It is important to note that there are limitations placed on how many cigars you can bring back from Cuba into the U.S. Travelers who are coming into the United States can bring up to $800 in cigars into the U.S from Cuba without paying a duty. This would be whether the cigars are Cuban, Dominican, Nicaraguan, or from another country. This can be done once every 31 days; amounts above that will be taxed.
In short, you may import Cuban cigars into the United States for personal use, from any third-party country as of October 17, 2016. To reiterate, when you import Cuban cigars into the United States, you can only do so for personal use and not for commercial resale. You may bring Cuban cigars into the United States and give them to your friends and family as gifts, but never in exchange for a profit or money.
What Are The Legal Penalties For Cuban Cigar Crimes?
Penalties for Cuban cigar violations can result in consequences that are similar to or more serious than those associated with possession of paraphernalia charges, which will be further discussed below. The penalties for illegally:
- Giving away; and/or
- Otherwise engaging in transactions associated with illegally imported Cuban cigars will result in confiscation. You could face civil fines of up to $50,000, as well as a criminal trial that could result in a considerable amount of jail time.
What Should I Know About Drug Paraphernalia?
Drug paraphernalia can be used to refer to any type of:
- Equipment; or product that helps a person either to:
- Take; and/or
- Transport illegal drugs.
The overall issue with drug paraphernalia is that not all of it is illegal on its own. Drug paraphernalia generally only becomes illegal once it is used for an illegal purpose. An example of this would be how many head shops or convenience stores sell rolling papers which were traditionally used by a person to roll their own cigarettes. However, their purpose has been transformed into a way to roll joints.
As such, if a person is found to be in possession of some type of drug paraphernalia, it does not necessarily mean that they are violating any laws. As long as they are not doing anything illegal with it, they will most likely not be in any legal trouble.
However, there are some kinds of drug paraphernalia that are considered to be illegal based on the equipment itself. An example of this would be how possession of heroin needles immediately violates the law, regardless of whether any traces of the drug can be found in it.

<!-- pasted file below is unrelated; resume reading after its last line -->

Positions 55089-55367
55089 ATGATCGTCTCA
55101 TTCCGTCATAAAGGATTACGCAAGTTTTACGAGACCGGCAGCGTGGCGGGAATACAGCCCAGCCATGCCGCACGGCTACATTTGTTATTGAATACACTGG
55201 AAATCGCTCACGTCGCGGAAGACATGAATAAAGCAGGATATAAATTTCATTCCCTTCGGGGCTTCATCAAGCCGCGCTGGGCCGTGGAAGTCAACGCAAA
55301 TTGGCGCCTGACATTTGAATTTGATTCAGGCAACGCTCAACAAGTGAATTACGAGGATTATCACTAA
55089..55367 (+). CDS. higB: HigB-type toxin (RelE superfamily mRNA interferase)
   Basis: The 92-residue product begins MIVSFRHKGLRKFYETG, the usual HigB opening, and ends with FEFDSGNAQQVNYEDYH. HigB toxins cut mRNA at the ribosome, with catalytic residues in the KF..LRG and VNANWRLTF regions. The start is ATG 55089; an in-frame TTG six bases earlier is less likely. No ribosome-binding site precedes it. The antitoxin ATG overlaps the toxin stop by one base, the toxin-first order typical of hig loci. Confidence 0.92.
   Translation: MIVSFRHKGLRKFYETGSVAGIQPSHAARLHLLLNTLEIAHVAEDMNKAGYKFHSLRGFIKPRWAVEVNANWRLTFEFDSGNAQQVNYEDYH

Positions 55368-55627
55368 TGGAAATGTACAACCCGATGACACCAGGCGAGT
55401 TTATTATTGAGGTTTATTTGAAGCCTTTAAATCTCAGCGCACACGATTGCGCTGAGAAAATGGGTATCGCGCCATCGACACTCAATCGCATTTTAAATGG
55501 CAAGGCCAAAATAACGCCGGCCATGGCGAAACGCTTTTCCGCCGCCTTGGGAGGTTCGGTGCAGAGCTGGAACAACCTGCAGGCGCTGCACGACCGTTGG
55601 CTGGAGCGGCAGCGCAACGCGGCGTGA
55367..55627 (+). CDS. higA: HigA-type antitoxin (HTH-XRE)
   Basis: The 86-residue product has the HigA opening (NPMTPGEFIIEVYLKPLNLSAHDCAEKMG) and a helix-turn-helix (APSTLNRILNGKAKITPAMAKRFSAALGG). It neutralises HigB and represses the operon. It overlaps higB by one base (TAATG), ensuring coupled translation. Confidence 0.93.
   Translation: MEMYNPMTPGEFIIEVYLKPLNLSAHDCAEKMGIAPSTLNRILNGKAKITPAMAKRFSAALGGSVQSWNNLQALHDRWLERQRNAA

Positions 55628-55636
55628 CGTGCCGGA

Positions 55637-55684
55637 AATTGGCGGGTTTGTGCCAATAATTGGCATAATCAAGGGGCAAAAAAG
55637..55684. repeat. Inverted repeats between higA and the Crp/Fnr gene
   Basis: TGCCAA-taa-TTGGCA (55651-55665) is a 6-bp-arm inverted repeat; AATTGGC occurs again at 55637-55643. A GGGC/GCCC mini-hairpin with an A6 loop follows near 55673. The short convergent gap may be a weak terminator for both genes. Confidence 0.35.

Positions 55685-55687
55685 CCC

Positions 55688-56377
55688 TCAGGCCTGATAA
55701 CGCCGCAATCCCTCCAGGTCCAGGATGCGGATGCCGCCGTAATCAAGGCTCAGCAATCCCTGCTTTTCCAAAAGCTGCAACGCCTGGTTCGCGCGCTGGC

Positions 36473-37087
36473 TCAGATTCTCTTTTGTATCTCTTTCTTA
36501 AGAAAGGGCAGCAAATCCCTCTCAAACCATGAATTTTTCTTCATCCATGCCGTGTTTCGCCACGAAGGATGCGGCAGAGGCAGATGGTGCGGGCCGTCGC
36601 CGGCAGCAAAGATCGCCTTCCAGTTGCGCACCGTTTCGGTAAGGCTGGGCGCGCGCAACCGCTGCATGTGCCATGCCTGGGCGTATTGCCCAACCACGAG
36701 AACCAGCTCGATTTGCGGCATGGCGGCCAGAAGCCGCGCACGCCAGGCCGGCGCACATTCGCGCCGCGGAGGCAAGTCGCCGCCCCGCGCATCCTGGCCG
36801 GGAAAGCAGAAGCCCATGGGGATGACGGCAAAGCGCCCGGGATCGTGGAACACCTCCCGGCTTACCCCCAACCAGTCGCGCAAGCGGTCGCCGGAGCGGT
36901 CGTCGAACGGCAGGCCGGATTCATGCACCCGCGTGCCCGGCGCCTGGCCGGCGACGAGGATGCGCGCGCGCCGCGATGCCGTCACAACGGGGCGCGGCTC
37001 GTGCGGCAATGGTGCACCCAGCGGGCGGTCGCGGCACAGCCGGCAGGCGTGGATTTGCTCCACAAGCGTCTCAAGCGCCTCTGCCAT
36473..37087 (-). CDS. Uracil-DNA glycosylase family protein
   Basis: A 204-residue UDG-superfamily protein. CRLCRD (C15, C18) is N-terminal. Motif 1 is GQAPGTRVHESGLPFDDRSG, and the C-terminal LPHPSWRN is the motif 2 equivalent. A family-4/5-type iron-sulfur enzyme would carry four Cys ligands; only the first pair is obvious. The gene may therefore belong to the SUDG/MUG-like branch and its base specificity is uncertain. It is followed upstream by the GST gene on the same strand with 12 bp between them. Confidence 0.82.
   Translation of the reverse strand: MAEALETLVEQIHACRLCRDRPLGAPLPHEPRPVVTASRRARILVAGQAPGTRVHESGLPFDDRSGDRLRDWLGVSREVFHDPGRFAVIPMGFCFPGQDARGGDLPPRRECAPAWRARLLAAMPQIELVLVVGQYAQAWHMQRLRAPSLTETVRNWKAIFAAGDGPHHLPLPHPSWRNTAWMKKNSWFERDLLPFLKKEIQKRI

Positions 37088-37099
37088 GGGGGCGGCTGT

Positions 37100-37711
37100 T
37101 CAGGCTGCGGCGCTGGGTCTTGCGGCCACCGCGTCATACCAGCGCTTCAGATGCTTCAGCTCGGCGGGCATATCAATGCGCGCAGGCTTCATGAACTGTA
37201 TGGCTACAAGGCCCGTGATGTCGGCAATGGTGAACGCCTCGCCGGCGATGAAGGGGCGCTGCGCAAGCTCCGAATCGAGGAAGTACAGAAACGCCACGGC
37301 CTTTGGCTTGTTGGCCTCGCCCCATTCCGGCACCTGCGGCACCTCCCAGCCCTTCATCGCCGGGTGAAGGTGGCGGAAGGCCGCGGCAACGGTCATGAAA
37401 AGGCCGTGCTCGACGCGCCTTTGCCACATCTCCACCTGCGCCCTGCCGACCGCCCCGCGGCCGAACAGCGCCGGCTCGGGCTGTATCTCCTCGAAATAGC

There are also some states that ban all drug paraphernalia products. If you are found in possession of a pipe or a bong in the state of Wisconsin, you can face legal penalties such as fines of up to $500 and a jail sentence. If the charges lead to a conviction, it will appear on your criminal record.
Whether drugs were found on the drug paraphernalia, what type of drug it was, and how the product was used can influence the punishment that a person receives for a conviction. Other factors include:
- Whether the crime is being charged as a federal or state drug crime, or both;
- The location where the crime occurred; and
- Whether the individual is a repeat offender.
In general, possession of drug paraphernalia is considered to be a misdemeanor. Fines will generally not exceed $2,500 and any jail sentence imposed will not be longer than one year. However, if the crime took place near a school or playground, or if the defendant was a repeat offender, they will face higher penalties. In such cases the misdemeanor will rise to the level of a felony, which is a much more serious offense to have on a criminal record.
Do I Need a Lawyer For Cuban Cigar Violations?
You should hire a drug lawyer if you are facing charges associated with Cuban cigar violations and need legal representation.
Your attorney can help you understand your legal rights and options according to your state’s specific laws, and will also be able to represent you in court, as needed.